O21 Television Acquired by SIS LIVE
Outside-broadcast contractor O21 Television has been bought by one of its main rivals in a move that marks a major consolidation of the OB market in the UK. Under an agreement with Gravity Media Group (GMG), SIS LIVE will acquire O21’s business and the majority of its assets in a multimillion-pound deal.
As part of the sale, all O21’s trucks, including its three HD vehicles, will be added to SIS LIVE’s fleet. The new owner will also take on “most” of O21’s staff as well as its existing contracts.
SIS LIVE was formed in 2008 when Satellite Information Services (SIS) bought the OB division of BBC Resources. The scanners and video trucks were integrated with SIS’s existing uplink-truck business to offer a complete range of broadcast-production services.
GMG took a similar route when it bought O21 from the ITV Group in 2006. The OB business was positioned alongside the integration and flyaway operations of Gearhouse Broadcast but continued as a standalone company.
While SIS LIVE has built on its contracts with the BBC and now also works for other broadcasters, including ITV, O21 has had a more difficult time. In more recent years, it built up its roster of clients, including Sky and the BBC.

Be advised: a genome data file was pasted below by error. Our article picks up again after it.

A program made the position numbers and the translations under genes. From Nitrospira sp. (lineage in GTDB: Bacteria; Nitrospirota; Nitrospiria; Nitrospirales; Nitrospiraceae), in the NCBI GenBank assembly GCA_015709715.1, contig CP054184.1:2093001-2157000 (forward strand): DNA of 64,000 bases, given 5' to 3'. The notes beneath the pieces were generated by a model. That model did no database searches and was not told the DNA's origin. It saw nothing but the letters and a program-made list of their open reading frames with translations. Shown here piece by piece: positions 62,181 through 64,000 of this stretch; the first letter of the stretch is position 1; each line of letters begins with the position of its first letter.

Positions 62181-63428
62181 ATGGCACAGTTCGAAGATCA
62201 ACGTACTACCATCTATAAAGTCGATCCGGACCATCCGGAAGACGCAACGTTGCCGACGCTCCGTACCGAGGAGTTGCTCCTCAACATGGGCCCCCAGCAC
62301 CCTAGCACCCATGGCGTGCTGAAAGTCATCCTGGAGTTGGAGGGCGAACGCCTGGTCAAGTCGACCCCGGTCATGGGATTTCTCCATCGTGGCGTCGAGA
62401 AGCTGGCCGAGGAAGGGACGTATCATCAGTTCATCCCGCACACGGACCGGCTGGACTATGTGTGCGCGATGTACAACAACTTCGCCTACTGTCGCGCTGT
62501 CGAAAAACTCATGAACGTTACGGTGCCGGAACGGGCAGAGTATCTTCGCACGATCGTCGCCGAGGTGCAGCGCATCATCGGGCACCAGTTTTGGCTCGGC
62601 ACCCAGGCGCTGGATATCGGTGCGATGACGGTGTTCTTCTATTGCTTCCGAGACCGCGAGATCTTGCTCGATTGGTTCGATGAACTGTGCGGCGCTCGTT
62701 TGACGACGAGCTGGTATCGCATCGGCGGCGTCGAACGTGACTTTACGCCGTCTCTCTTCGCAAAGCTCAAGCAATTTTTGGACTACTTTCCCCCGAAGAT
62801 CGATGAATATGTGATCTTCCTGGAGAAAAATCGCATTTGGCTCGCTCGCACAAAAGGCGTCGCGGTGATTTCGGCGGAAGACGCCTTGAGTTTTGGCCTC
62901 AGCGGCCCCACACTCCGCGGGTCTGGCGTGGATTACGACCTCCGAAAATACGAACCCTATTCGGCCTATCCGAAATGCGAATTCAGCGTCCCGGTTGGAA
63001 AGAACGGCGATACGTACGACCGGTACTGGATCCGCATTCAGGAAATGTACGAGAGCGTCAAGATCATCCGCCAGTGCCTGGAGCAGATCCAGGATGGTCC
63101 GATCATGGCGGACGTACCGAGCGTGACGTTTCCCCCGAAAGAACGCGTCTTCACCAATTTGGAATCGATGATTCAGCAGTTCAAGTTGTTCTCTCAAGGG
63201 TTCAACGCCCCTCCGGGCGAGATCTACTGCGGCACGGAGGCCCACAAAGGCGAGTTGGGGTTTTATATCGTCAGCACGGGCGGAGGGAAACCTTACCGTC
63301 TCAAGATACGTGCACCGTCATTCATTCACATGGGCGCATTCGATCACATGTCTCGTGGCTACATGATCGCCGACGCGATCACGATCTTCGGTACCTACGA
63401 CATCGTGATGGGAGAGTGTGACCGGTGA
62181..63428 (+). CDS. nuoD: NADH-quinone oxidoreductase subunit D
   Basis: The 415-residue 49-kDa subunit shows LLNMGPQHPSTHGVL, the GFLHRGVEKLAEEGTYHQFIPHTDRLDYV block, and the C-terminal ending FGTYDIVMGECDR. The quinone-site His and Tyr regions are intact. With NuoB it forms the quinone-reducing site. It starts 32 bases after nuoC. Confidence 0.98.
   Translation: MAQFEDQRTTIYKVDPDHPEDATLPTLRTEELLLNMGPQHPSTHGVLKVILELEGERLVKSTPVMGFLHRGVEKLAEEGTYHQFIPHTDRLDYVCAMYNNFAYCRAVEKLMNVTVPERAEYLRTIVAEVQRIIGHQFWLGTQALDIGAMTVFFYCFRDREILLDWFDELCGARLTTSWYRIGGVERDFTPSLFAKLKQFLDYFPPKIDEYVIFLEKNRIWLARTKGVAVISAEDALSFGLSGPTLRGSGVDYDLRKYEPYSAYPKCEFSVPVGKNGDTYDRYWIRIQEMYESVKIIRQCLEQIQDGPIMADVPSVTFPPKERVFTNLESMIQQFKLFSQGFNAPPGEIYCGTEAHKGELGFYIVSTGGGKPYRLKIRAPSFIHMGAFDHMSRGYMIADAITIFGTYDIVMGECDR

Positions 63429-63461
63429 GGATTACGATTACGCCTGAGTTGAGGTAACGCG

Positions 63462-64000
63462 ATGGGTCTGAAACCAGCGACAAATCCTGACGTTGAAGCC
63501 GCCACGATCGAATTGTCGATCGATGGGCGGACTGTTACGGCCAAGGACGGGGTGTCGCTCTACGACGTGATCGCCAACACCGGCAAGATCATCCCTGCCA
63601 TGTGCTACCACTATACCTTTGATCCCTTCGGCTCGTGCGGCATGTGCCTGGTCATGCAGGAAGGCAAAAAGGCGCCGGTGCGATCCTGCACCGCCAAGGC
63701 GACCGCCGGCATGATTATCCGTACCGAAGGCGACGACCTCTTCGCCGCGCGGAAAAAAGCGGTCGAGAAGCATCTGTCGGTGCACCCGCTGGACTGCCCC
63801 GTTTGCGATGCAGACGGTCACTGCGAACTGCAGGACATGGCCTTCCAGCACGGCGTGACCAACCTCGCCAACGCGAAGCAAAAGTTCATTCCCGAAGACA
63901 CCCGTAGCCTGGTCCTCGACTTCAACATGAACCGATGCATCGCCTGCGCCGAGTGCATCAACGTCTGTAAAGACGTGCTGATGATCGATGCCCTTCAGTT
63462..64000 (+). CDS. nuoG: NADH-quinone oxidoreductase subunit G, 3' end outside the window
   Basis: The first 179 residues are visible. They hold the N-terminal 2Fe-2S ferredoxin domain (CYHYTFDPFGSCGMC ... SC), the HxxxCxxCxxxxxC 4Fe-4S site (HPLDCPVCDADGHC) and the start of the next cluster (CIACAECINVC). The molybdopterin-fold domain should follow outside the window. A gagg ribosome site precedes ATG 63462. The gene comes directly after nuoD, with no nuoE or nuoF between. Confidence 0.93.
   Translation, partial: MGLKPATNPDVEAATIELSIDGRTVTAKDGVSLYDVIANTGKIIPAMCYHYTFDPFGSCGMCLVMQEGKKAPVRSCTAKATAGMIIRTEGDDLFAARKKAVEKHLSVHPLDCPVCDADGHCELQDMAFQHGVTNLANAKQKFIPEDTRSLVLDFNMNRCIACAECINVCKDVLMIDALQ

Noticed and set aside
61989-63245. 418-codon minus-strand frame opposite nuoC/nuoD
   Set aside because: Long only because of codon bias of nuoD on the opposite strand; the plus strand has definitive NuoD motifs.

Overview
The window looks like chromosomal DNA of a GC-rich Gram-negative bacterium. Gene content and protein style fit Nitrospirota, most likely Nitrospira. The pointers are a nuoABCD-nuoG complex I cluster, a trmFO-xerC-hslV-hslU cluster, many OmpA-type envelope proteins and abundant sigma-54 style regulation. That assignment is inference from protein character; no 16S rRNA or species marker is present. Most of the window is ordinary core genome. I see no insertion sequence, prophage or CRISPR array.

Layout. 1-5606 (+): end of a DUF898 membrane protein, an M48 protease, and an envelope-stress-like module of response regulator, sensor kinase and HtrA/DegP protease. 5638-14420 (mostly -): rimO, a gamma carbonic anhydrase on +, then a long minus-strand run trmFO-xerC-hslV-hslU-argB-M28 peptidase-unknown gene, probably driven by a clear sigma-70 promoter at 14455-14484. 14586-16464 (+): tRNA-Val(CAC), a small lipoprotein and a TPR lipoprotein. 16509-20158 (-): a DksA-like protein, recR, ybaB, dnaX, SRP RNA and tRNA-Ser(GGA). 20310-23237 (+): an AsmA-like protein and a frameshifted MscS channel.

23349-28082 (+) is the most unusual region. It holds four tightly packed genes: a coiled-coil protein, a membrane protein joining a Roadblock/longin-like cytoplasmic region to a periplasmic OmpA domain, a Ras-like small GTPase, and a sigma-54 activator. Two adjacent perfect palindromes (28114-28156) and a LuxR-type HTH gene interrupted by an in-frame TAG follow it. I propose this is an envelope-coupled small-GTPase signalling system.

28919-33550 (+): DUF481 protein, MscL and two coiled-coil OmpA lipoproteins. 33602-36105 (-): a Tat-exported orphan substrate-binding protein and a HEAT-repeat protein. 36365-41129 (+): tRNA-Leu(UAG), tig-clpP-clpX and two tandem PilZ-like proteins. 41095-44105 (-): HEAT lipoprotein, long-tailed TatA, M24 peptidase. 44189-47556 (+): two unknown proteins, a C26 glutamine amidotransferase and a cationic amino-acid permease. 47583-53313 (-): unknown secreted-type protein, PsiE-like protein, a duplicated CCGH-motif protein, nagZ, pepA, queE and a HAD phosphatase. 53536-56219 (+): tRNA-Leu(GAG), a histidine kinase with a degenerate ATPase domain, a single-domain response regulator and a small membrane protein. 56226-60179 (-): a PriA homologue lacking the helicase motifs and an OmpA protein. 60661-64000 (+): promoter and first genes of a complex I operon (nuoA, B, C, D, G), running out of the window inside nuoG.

SIS LIVE Managing Director David Meynell says the combination of the SIS and O21 fleets will be “a compelling offer for clients.”
Commercial Director Phil Aspden adds, “We are acquiring six large OB trucks, including three of the latest HD vehicles, which have a strong appeal to the wider broadcast market. We have also met with O21’s customers to talk about their contracts, and they are happy the business is going to an established company like ours.”
Says GMG Chief Executive John Newton, “We have invested heavily in O21 since 2006, and it is good to see that the business is equipped with the latest technology and has broadened its client base to include Sky, IMG, the BBC, and MNE, as well as maintaining its historically strong links with ITV.”
The consolidation of the UK OB market might not overly affect the way the other companies do business. Arena Television Managing Director Richard Yeowart maintains that it is likely to have no real impact on his company, noting that “fewer players may in fact mean a greater likelihood of the remaining companies’ being asked to tender for any given project.”